COCOLI, Panama (Reuters) - As it enters the final stretch of a massive expansion, the Panama Canal Authority is setting its sights on an even more ambitious project worth up to $17 billion that would allow it to handle the world’s biggest ships.
Workers are now installing giant, 22-story lock gates to accommodate larger “Post-Panamax” ships through the Canal, one of the world’s busiest maritime routes.
The project involves building a third set of locks on the Canal. It is being headed by Italy’s Salini Impregilo and Spain’s Sacyr, and should open on April 1, 2016.
But Jorge Quijano, who leads the Panama Canal Authority, is already looking beyond this project to a fourth set of locks which would serve a new generation of even bigger ships that can carry 20,000 containers.
“Looking at our geology and the experience we gained with this current expansion, we estimate it’s a project that could cost between $16 billion and $17 billion,” he told Reuters, adding it would allow Panama to compete head-to-head with Egypt’s Suez Canal.
The Panama Canal Authority has long talked about building a fourth set of locks but Quijano said it is now for the first time seriously studying the project.
He says container ship traffic through the Canal has risen around 3 to 4 percent in the last few months due to a backlog at U.S. West Coast ports, which were hit by a now-settled labor dispute disrupting trans-Pacific trade..
“It has had a positive impact for us, but the Suez Canal has been the big winner because they can handle the Post-Panamax ships,” Quijano said.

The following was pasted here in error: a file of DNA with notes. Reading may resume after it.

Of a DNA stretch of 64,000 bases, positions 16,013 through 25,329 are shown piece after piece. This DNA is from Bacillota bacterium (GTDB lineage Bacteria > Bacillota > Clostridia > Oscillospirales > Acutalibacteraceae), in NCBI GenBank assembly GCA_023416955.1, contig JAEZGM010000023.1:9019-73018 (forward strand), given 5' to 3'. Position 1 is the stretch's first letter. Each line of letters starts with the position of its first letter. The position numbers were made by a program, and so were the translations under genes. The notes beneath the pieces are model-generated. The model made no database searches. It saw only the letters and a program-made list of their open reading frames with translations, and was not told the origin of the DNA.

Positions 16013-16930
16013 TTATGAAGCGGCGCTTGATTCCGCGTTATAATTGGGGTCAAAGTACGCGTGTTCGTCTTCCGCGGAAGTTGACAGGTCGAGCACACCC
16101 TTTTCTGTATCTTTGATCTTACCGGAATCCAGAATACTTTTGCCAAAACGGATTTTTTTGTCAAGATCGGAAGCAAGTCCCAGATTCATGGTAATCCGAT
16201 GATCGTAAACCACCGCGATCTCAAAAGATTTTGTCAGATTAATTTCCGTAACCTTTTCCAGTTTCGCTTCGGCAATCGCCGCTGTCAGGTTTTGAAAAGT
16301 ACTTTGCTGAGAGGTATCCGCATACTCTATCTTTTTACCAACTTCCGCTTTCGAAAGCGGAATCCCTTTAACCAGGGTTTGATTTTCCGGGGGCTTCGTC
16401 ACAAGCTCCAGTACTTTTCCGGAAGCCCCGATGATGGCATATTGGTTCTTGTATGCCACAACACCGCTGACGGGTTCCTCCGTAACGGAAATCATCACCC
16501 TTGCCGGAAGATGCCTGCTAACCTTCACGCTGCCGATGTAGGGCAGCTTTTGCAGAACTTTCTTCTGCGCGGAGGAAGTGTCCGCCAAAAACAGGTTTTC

If the Canal goes ahead with the project, Quijano says it could be completed within 15 years and that financing options include issuing bonds and using the Canal’s own revenues.
China Harbour Engineering Company Ltd (CHEC), a subsidiary of state-owned China Communications Construction Co Ltd, has voiced interest in building and financing a fourth set of locks in Panama, and Quijano said company officials met with him this week.
Further north in Nicaragua, a little-known Chinese businessman has vowed to build a $50 billion canal across the country to rival Panama’s, although some industry experts are deeply skeptical, pointing to the high costs, environmental challenges and the firm’s lack of experience in such projects.
The Panama Canal’s current expansion plan was originally set at $5.25 billion but the costs rose and the administrator became locked in a dispute with building consortium Grupo Unidos Por el Canal (GUPC), which built the third set of locks. Quijano said GUPC has submitted claims totaling $2.3 billion to date.
Giuseppe Quarta, GUPC’s CEO, says he is unsure whether its members would be interested in bidding to build a fourth set of locks, saying the Canal Authority has repeatedly rejected its claims in the dispute.
Quijano says the Canal has already lost around $400 million in revenue because of project delays caused by the spat.
The giant new locks sit alongside those of the existing Panama Canal and include a complex reservoir system that will empty and fill the lock chambers using gravity rather than pumps.
Sections of the 100-year-old waterway are being dredged to take ships with a greater draft.
Any new project to build a fourth set of locks will live or die by trade flows, says Maersk Line, a unit of conglomerate A.P. Moller-Maersk. It is a major customer of the Panama Canal, crossing it 300 to 350 times a year.
“The big question for any future expansion of the Panama Canal is will trade growth sustain that extra investment,” said Robbert Jan van Trooijen, Maersk Line’s CEO for Latin America and the Caribbean. “For me, to see any of those (mega) ships coming near Latin America, that’s the very distant future.”
Editing by Kieran Murray
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